Guava vs. Pear — Health Impact and Nutrition Comparison
Guava has more vitamin C, folate, copper, potassium, fiber, vitamin B5, vitamin B6, and vitamin B3 than pears. Guava delivers a massive 249% higher daily requirement for vitamin C coverage than pears. The difference is most noticeable in Vitamin B5, where guava has 0.451mg, nine times higher than pears' 0.049mg.
Guavas are members of the Myrtaceae family and the genus Psidium. Meanwhile, pears come from Western Asia's Caspian Sea region. Different pear cultivars were cultivated by ancient civilizations such as the Greeks and Romans and spread over Europe. Guava, a tropical fruit native to southern Mexico and Central and South America, has spread worldwide to warm regions․
Appearance and Varieties
Pears have a traditional, rounded-bottom shape with a tapering neck, while guavas are round or oval, with a smooth or granular exterior and seed-filled interiors.
The most common pear varieties are the bell-shaped Bartlett Pear, known for its golden skin and sweet flavor; the short-necked and rounder Anjou Pear, with green or red skin; and the elongated and russeted Bosc Pear.
The most common kind of guava is the common apple guava or lemon guava. Guavas are distinguished by their round shape, yellow or green skin, and pink flesh.
A typical serving is a middle-sized pear weighing roughly 166g. One serving of guava is one whole fruit, weighing around 55 grams.
Macronutrients and Calories
Guava fruits are higher in calories, protein, fat, and fiber than pear fruits. Pears have a somewhat higher carb content and more thiamin and riboflavin.
Compared to pears, guavas contain a greater concentration of vitamins, particularly vitamin A and vitamin C. Guava also contains more vitamin E and vitamins B1, B2, B3, B5, and B6. On the other hand, pears are higher in vitamin K. Both fruits are devoid of vitamin D, vitamin B9, and vitamin B12.
Guava contains more minerals, such as iron, calcium, potassium, magnesium, copper, zinc, and phosphorus. Pears have half the salt content of guava, with pears having 1mg and guava having 2mg.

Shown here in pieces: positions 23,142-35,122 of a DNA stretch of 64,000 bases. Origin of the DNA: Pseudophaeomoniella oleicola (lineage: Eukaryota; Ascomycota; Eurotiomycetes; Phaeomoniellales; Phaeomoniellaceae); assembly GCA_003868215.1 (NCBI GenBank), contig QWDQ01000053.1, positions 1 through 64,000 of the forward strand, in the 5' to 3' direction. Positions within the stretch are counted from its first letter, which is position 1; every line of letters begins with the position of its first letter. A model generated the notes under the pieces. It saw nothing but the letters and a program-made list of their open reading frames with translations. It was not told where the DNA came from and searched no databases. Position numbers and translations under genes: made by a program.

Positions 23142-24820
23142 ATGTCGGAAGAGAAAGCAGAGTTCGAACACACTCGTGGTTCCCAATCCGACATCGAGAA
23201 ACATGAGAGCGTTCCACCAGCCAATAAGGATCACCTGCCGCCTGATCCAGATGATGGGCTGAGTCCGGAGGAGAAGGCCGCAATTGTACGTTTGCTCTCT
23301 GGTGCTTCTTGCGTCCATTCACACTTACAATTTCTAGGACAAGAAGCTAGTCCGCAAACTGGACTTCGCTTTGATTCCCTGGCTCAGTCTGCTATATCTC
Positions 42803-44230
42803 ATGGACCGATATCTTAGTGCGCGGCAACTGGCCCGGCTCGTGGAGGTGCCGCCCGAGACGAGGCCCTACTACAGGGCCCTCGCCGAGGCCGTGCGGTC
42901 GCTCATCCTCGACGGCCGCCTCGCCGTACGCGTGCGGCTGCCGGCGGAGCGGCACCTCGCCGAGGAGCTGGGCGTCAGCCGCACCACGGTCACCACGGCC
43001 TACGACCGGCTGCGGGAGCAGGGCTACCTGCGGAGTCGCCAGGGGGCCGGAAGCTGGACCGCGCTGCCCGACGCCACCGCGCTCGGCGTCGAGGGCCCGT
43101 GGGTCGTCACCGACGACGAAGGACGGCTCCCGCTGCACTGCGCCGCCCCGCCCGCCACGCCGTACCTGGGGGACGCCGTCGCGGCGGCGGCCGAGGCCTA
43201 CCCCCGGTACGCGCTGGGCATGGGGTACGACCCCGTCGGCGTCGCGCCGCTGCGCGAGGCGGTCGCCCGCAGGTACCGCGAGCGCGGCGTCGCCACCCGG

Guava has a more significant glycemic load of 8, classifying it as low, but pears have a lower glycemic load of 2, likewise classifying it as low.
Guava has a PRAL (potential renal acid load) of -2.1, suggesting it is alkaline. On the other hand, pears have a slightly higher alkaline PRAL value of -6.8. Guava (about 3-4) and pear (3.5-4.6) acidity levels are within the usual pH range for fruits, with lower values being more acidic.
Weight Loss and Diets
Guavas and pears assist in weight loss due to their low-calorie and high dietary fiber content. Pears are a weight-loss-friendly meal because they are low in calories, water, and fiber (1,2). Combining fiber and water promotes satiety, reducing the probability of overeating. Studies have shown that eating pears daily can reduce your waist circumference and help you lose weight. Guavas contain 12% of your daily fiber needs and only 37 calories per fruit, making them an ideal snack. The fiber content of guavas contributes to a feeling of fullness, making them an excellent weight-loss choice. Both fruits are filling and healthy additions to a low-calorie diet.
Guavas and pears both benefit heart health in different ways. Pears, which are abundant in antioxidants including procyanidins and quercetin, have been shown to reduce heart tissue stiffness, lower LDL (bad) cholesterol, enhance HDL (good) cholesterol, and lower heart disease risk factors like high blood pressure and cholesterol levels (3,4,5,6,7). Regular pear eating has been demonstrated to reduce stroke risk significantly (8). On the other hand, Guavas are known for their high quantities of antioxidants and vitamins, especially in guava leaves, which are thought to protect the heart from free radical damage (9). Guavas' high potassium and soluble fiber content also help to improve heart health, with guava leaf extract showing promise in decreasing blood pressure and cholesterol levels (10, 11).